AUG. The other kind of injuries are those in which full restitution can be made, of which there are two kinds: one relates to money, the other to work; of the first of these it is He speaks when He continues, Whoever will sue you for your coat, let him have your cloak likewise. As by the cheek are denoted such injuries of the wicked as admit of no restitution but revenge, so by this similitude of the garments is denoted such injury as admits restitution. And this, as the former, is rightly taken of preparation of the heart, not of the show of the outward action. And what is commanded respecting our garments, is to be observed in all things that by any right we call our own in worldly property. For if the command be expressed in these necessary articles of life, how much more does it hold in the case of superfluities and luxuries? And when He says, He who will sue you, He clearly intends to include everything for which it is possible that we should be sued. It may be made a question whether it is to be understood of slaves, for a Christian ought not to possess his slave on the same footing as his horse; though it might be that the horse was worth the more money. And if your slave have a milder master in you than he would have in him who seeks to take him from you, I do not know that he ought to be given up as lightly as your coat.

PSEUDO-CHRYS. For it were an unworthy thing that a believer should stand in his cause before an unbelieving judge. Or if one who is a believer, though (as he must be) a worldly man, though he should have reverenced you for the worthiness of the faith, sues you because the cause is a necessary one, you will lose the worthiness of Christ for the business of the world. Further, every lawsuit irritates the heart and excites bad thoughts; for when you see dishonesty or bribery employed against you, you hasten to support your own cause by like means, though originally, you might have intended nothing of the sort.

AUG. The Lord here forbids his disciples to have lawsuits with others for worldly property. Yet as the Apostle allows such kind of causes to be decided between brethren, and before arbiters who are brethren, but utterly disallows them without the Church, it is manifest what is conceded to infirmity as pardonable.

GREG. There are, who are so far to be endured, as they rob us of our worldly goods; but there are whom we ought to hinder, and that without breaking the law of charity, not only that we may not be robbed of what is ours, but lest they by robbing others destroy themselves. We ought to fear much more for the men who rob us, than to be eager to save the inanimate things they take from us. When peace with our neighbor is banished the heart on the matter of worldly possessions, it is plain that our estate is more loved than our neighbor.

AUG. The third kind of wrongs, which is in the matter of labor, consists of both such as admit restitution, and such as do not - or with or without revenge - for he who forcibly presses a man's service, and makes him give his aid against his will, can either be punished for his crime, or return the labor. In this kind of wrongs then, the Lord teaches that the Christian mind is most patient, and prepared to endure yet more than is offered; If a man constrain you to go with him a mile, go with him yet another two. This likewise is meant not so much of actual service with your feet , as of readiness of mind.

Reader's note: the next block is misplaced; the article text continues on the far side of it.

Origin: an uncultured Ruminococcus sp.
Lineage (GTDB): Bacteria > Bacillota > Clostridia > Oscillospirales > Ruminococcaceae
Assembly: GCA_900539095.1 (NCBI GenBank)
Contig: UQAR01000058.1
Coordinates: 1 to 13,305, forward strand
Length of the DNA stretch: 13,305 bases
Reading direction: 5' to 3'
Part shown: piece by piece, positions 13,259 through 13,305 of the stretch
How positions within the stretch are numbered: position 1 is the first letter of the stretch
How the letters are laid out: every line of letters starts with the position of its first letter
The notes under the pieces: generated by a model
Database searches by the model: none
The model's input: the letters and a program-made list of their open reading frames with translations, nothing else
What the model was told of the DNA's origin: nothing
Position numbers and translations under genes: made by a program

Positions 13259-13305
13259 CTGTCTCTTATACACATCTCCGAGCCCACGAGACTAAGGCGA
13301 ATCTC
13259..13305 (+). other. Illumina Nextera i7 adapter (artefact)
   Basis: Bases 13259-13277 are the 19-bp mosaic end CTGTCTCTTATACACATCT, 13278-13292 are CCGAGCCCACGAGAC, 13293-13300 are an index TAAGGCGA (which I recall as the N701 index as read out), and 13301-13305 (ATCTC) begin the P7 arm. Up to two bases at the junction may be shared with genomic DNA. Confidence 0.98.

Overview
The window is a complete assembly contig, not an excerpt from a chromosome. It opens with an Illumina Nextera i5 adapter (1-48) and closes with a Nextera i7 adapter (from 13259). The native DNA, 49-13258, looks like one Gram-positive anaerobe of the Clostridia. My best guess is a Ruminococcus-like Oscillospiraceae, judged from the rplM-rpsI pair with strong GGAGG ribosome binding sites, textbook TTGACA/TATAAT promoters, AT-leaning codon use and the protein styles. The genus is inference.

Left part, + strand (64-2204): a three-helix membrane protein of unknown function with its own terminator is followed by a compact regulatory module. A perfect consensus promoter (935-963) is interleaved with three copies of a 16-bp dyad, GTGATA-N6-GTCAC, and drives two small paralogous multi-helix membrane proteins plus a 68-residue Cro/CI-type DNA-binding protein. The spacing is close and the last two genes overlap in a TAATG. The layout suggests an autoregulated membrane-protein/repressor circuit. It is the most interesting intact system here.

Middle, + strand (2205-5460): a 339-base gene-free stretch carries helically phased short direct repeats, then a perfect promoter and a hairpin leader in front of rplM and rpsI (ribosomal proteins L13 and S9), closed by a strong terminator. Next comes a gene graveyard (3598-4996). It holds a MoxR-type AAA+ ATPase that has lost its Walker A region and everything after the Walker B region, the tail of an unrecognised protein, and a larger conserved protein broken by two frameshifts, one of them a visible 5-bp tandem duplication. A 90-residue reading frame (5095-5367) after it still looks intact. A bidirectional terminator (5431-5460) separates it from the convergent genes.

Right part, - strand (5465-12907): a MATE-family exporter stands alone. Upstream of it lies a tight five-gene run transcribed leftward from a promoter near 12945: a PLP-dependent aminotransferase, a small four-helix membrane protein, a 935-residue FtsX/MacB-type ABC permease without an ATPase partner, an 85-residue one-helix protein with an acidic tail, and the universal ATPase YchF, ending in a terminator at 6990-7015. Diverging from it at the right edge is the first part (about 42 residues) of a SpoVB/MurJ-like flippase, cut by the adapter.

CHRYS.The word here used signifies to drag unjustly, without cause, and with insult.

AUG. Let us suppose it therefore said, Go with him other two, that the number three might be completed; by which number perfection is signified; that whoever does this might remember that he is fulfilling perfect righteousness. For which reason he conveys this precept under three examples, and in this third example, he adds a twofold measure to the one single measure, that the threefold number may be complete. Or we may so consider as though in enforcing this duty, He had begun with what was easiest to bear, and had advanced gradually. For finest He commanded that when the right cheek was smitten we should turn the other also; therein showing ourselves ready to endure another wrong less than that you have already received. Secondly, to him that would take your coat, He bids you part with your cloak (or garment, as some copies read), which is either just as great a loss, or perhaps a little greater). In the third, He doubles the additional wrong which He would have us ready to endure. And seeing it is a small thing not to hurt unless you further show kindness, He adds, To him that asks of you, give.

PSEUDO-CHRYS.Because wealth is not ours but God's, God would have us stewards of His wealth. and not lords.

JEROME; If we understand this only of alms, it cannot stand with the estate of the most part of men who are poor; even the rich if they have been always giving, will not be able to continue always to give.